It’s that time of year!
One of my big accomplishments this year happened the night I finally got to see the legendary New Rhythm & Blues Quartet live in concert– a transfixing, transformative, tremendously fun evening. I’d been dancing around The Q’s perimeter for a few years fan-wise (I had a handful of their albums) but it was during that show that I fully put my hand on the book of NRBQ and before a jury of my peers, said: “I believe!” And I’ve been going deep on collecting their whole catalog ever since…
The current incarnation of NRBQ — featuring founding member Terry Adams — is a spectacular group of players who can, and do, literally play anything. This new NRBQ he has assembled is pure and true to the band’s legacy, a factor which is in evidence on their latest EP, called Happy Talk: across five songs, the group covers the gamut from rollicking electric rock blues and Broadway-worthy comic pop to swaggering Country. In the title track, they most fabulously transform a song — which hails from the 1949 hit musical South Pacific — into a timely Christmas-type song (replete with obligatory sleigh bells!). They also strip back Roy Orbison’s haunting “Only The Lonely” to its (probable) front porch Country-Western roots and it totally works — this version sounds like what might happen if Conway Twitty or Kitty Wells had recorded it.
Happy Talk is a fun mini-album with loving mastering by NRBQ super-fan Gary Hobish of A. Hammer Mastering. This nifty collection sounds clean, dynamic and just right for the music. And, for about $9 on CD ($7 on download), this NRBQ nugget is a fine stocking stuffer for the pop music fan on your list… You can read more about it at the Omnivore Records website (their current label). You can also sample a bunch of NRBQ’s catalog via Tidal, if you are a subscriber to that streaming music service.
If a five-song dose of new rhythm ‘n blues isn’t quite enough, I can also highly recommend one of their more recent (well, at least 21st century released) full length albums from 2011: Keep This Love Goin’. I fell in love with the title track right from the get go when I saw them do it in concert and made sure to pick up the CD at their “merch” table after the show as I was still humming the tune.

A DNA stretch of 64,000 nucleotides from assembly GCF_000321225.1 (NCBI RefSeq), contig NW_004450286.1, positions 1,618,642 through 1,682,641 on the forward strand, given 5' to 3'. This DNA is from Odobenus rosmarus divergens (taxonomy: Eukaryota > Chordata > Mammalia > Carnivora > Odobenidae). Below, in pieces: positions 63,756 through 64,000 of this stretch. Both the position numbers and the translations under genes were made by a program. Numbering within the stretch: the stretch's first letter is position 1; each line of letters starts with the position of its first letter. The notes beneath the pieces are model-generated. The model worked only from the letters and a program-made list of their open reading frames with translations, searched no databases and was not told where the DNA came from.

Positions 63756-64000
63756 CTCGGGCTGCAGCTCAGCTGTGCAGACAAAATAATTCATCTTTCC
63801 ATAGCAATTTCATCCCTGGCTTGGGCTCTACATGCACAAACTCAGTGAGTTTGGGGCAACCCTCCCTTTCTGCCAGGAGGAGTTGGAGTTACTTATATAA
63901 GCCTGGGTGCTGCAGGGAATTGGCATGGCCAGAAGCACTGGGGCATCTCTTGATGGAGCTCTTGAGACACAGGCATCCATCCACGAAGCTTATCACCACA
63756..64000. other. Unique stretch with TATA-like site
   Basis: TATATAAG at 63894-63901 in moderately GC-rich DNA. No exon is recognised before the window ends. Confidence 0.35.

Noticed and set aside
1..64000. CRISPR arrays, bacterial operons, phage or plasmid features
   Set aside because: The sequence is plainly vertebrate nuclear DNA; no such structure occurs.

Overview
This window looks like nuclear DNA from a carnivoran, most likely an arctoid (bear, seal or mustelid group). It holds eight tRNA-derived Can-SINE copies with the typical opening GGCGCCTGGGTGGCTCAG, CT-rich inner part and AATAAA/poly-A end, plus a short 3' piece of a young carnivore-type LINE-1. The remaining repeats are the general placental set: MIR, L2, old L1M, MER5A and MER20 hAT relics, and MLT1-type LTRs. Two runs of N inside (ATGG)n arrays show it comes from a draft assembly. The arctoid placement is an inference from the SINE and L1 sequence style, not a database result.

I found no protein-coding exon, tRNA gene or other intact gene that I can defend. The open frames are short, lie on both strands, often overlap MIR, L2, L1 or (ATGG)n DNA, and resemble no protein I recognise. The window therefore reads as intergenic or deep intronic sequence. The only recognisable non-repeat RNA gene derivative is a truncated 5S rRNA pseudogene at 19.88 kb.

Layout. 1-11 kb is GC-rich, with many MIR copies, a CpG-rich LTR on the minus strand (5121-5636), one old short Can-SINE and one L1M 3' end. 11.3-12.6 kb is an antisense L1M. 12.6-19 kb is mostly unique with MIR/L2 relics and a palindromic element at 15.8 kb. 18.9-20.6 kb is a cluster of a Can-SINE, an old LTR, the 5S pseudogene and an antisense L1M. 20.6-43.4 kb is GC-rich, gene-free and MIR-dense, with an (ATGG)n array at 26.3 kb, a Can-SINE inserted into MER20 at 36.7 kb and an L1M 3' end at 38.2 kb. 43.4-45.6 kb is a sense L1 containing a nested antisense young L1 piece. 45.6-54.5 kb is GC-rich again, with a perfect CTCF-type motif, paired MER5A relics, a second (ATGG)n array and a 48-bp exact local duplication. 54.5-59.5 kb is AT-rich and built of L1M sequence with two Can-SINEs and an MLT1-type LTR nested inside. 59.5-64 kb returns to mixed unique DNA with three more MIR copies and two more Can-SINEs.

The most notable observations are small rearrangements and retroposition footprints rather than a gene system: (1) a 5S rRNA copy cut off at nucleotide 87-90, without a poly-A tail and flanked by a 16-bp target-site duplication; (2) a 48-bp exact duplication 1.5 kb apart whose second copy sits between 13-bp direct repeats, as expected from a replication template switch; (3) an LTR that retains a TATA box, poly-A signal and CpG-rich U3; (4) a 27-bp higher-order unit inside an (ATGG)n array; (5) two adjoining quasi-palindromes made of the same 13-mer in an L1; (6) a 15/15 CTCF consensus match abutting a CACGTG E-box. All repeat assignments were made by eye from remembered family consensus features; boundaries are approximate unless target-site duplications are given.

Guitarist/singer Scott Ligon has a great voice and is a tremendous picker. He’s also no slouch when it comes to songwriting. He co-wrote several of my favorite songs on the album including said title track which sounds like the theme from a lost 70s sitcom. I mean this in the best possible way: that song Keep This Love Goin’ could be an alternate universe theme song to The Mary Tyler Moore Show, Golden Girls or even Love American Style (really, the hook is that catchy!). And I swear folks, when I first heard the song “Here I Am” I thought it sounded like track by The dBs (but its not so far as I have been able to ascertain from poking around the Interwebs… but its that good!).
Most of the NRBQ albums I’ve heard thus far — across all eras — sound remarkably consistent, so don’t expect dramatic difference between the sound of these recordings. This is a good thing! NRBQ records all seem to sound real good as your basic four piece rock’n roll’n pop’n jazz’n blues combos sound. NRBQ as a group seems to have always had their priorities straight and put the music first, placing the songwriting front and center. And really, at the end of the day, what more do you need production-wise when you have great songs like this? I’d rather have simply produced, great music than over-blown production that sacrifices the song. And that is something I’m happy to talk about!
So, riffing off the inimitable words of The Partridge Family: C’mon…. get happy (talk)!